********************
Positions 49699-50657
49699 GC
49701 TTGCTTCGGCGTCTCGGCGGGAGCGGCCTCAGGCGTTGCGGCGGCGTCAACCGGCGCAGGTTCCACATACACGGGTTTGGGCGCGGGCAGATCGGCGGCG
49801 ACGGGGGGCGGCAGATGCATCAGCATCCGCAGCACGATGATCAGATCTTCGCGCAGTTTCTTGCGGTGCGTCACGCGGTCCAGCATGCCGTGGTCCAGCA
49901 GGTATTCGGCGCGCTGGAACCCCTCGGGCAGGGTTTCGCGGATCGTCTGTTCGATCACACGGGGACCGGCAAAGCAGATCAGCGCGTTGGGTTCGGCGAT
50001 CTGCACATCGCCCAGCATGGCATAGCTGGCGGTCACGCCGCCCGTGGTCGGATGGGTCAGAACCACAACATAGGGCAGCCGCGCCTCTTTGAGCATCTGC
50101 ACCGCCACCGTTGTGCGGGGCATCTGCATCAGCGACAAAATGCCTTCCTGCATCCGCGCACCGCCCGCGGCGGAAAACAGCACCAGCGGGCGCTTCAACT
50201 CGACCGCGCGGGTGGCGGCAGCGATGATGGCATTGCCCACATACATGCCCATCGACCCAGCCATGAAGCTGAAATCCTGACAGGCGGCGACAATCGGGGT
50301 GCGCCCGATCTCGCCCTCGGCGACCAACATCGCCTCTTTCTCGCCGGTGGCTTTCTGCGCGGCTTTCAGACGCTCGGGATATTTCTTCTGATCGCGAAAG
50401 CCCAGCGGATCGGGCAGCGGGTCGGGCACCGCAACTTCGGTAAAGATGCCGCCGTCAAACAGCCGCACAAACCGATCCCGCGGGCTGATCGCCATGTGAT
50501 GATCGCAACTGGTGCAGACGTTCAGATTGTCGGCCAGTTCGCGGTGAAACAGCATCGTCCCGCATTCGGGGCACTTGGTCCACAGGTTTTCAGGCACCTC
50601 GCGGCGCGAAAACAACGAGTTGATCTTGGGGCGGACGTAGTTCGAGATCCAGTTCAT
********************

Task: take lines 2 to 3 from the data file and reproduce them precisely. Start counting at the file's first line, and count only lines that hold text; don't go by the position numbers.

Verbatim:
49699 GC
49701 TTGCTTCGGCGTCTCGGCGGGAGCGGCCTCAGGCGTTGCGGCGGCGTCAACCGGCGCAGGTTCCACATACACGGGTTTGGGCGCGGGCAGATCGGCGGCG